because, at the moment, both large and small IBs consider competition from the new entrants' novel and technology-enabled
business model as moderate at most. As shown in Figure 2, only 32%27 of the respondent IBs, "strongly agree" that competition
from new entrants, when considered in isolation, is a reason for their digitalization process. These IBs are mainly from nine
systemically important and one non-systemically important Islamic banking jurisdiction.
Figure 2. The proportion of IBs that "Strongly Agree." with Reasons for Digitalisation
Source: Data Survei, 2022
Customer satisfaction is a very important rationale for IBs' engagement in digital transformation in today's customer-centric
financial market. Customer satisfaction as an important reason for digitalization recorded a weighted mean score of 1.24, as shown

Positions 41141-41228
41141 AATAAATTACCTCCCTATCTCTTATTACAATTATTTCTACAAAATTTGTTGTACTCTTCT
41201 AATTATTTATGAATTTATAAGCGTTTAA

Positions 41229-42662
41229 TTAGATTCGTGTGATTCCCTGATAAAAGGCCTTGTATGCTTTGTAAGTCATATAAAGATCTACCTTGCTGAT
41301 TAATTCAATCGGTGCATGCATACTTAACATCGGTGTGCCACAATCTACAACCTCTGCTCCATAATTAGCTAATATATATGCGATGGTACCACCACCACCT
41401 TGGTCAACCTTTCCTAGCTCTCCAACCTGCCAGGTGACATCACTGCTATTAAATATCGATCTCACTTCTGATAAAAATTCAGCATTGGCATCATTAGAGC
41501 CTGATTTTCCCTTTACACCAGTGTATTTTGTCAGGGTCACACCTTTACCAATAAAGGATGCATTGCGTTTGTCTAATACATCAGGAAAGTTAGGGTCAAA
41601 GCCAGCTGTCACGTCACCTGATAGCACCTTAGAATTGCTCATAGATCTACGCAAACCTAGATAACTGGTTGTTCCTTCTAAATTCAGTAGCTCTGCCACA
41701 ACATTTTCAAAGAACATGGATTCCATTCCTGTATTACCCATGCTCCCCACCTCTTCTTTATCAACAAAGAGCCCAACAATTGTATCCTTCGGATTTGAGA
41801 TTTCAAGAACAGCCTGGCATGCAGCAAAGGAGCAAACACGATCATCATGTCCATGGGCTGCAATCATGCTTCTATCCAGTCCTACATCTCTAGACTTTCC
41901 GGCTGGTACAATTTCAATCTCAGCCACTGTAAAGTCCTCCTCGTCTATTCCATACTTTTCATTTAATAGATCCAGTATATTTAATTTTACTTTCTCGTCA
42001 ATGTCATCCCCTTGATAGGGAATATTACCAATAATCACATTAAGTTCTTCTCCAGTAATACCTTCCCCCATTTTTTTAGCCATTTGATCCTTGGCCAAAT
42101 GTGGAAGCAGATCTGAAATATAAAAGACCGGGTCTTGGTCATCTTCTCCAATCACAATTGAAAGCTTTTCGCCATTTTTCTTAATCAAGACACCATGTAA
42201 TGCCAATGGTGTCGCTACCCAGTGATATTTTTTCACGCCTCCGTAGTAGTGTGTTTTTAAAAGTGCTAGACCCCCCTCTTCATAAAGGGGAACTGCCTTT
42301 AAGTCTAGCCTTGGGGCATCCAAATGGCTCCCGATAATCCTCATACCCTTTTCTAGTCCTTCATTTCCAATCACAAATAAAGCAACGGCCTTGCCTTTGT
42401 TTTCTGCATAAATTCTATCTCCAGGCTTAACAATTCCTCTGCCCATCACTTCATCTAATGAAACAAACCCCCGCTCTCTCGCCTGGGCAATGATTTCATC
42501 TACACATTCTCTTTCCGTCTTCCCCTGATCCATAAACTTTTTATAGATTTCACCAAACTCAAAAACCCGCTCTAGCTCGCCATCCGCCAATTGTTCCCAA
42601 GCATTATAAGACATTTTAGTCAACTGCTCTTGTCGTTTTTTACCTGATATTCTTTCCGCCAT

in Figure 1, with 77% of the respondent IBs29 also indicating that they "strongly agree" with this view considered in isolation in
Figure 2. Customers want improved services at a lower cost and more convenience in their banking experiences. The future
outlook of the financial system revolves around the repository and availability of and access to accurate yet comprehensive
digitalized data about a customer. Such data are expected to be processed in real time based on algorithms to determine
customers' creditworthiness, insurance, or investment preferences.
Simplification of banking processes and added convenience via technology have resulted in customer satisfaction, which